Trash Fish on the Raleigh Greenway

Nature Connection

A sculpture of a Catfish made from trash taken from Walnut Creek

What in the world is that thing on the greenway? That is a Trashfish. A trash catfish, actually.  

This temporary art installation along the greenway at Walnut Creek Wetland Park, is a collaboration between City of Raleigh Stormwater, City of Raleigh Arts, and Walnut Creek Wetland Park, to highlight the importance of clean water. In addition to this art, two Green Stormwater Infrastructure (GSI) projects will be installed on Peterson Street later this year. They will trap and filter stormwater before it empties into Little Rock and Walnut Creeks.  

Wetlands have been historically used as dumping grounds, before people understood their critical importance as habitat for wildlife, a filter for trash and pollutants in our water and for helping to mitigate flooding. The wetlands around Walnut Creek are no exception, and even to this day, it is a struggle to remove carelessly and purposefully discarded trash as fast as it can appear.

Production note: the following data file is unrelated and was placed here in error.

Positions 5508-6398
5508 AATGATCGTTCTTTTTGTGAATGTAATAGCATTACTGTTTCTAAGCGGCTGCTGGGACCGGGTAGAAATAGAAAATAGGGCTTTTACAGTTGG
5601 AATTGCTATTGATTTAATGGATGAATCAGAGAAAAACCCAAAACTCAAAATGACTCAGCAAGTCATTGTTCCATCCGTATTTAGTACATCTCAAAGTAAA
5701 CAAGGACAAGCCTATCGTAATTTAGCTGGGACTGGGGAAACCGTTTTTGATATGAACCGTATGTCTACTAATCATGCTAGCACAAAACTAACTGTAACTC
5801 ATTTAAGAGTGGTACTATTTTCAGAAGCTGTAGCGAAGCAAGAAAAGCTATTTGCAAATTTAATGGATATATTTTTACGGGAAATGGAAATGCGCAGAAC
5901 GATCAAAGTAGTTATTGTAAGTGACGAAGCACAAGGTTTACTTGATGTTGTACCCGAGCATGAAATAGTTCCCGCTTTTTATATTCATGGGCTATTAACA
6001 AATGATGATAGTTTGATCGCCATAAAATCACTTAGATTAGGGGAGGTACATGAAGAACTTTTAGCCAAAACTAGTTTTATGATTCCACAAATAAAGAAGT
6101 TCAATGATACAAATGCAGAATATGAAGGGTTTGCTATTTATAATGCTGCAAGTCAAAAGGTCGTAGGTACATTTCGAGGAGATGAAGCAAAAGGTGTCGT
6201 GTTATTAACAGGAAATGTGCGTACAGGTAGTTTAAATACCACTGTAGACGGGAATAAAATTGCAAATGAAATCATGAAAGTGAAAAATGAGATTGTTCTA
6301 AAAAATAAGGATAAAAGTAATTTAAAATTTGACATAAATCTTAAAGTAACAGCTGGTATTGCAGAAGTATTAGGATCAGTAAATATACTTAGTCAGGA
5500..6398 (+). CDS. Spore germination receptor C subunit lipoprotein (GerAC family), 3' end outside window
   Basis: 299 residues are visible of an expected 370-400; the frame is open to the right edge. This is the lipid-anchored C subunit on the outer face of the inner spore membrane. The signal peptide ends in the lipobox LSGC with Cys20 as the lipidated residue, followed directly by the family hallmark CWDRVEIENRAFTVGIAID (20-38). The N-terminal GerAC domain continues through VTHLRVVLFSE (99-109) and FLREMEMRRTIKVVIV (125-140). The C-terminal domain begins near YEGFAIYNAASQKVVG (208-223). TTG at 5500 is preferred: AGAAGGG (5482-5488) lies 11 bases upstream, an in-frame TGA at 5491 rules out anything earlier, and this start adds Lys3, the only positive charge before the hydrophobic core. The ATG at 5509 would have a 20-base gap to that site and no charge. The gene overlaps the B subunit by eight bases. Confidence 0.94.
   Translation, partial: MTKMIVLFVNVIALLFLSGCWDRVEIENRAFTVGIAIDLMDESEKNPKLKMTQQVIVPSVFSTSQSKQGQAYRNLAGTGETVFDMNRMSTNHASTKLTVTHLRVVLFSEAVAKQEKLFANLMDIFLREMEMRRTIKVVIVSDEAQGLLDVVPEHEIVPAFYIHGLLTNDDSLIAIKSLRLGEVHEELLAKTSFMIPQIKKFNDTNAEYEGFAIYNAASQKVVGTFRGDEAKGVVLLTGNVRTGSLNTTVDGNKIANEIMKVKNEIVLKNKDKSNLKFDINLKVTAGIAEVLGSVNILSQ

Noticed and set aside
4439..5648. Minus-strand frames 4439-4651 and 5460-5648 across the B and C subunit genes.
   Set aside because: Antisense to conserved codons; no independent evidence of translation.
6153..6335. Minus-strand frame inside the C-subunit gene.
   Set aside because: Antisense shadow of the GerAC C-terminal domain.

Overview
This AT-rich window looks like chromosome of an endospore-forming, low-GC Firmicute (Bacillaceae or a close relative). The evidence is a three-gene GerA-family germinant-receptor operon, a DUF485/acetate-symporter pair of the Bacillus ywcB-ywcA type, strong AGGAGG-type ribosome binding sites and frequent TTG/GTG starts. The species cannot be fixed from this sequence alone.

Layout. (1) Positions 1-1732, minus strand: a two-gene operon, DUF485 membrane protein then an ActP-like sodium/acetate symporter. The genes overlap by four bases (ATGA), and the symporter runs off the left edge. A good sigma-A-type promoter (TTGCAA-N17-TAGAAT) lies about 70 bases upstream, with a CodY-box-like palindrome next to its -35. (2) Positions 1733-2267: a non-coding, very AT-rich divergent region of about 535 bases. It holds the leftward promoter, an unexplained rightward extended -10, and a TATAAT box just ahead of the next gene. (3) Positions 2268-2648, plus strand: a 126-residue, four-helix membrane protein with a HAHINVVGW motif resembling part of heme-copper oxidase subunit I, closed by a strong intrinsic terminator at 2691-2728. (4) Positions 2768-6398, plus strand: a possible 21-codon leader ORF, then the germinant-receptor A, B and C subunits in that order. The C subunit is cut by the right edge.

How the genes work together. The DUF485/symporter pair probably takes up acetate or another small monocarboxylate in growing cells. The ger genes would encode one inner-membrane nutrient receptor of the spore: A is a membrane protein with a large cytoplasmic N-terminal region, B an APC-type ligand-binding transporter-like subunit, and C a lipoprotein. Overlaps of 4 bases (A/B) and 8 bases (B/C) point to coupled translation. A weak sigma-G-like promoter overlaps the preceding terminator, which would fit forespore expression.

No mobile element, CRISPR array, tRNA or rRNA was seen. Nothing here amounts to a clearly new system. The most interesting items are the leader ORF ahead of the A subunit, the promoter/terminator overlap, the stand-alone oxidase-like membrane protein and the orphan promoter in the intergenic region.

Art installation of turtle and blue heron

The artists of the “trashfish” art installation, Jaclyn Bowie, Nyssa Collins and Anna Wagner, looked for inspiration as they collected trash from Walnut Creek. They discovered a small catfish taking refuge inside the rim of a tire.  Like all wildlife who need a healthy habitat to survive, this native catfish, the Carolina Madtom, struggles to survive in urban waterways that are inundated with trash, sediment and pollutants. Using 800 pounds of  trash collected from the creek and wetland, and the inspiration of the Carolina Madtom catfish, the artists created the “trashfish” which can be seen at the intersection of the Little Rock Creek Greenway and Walnut Creek Greenway at Walnut Creek Wetland Park. With help from several youth working with the Youth Conservation Corps, they also created an additional art display of some of the wildlife that also depend on clean habitat. The low-relief art of a turtle and a heron was created using trash the youth collected during their service.

What can you do with found trash?  Check out this video of a snake bubbler that you can make with a clean bottle! 

Making a Snake Bubbler with Recycled Bottles

Department:
Parks, Recreation and Cultural Resources
Service Categories:
Parks
Related Services:
Nature Parks, Preserves, and Programs

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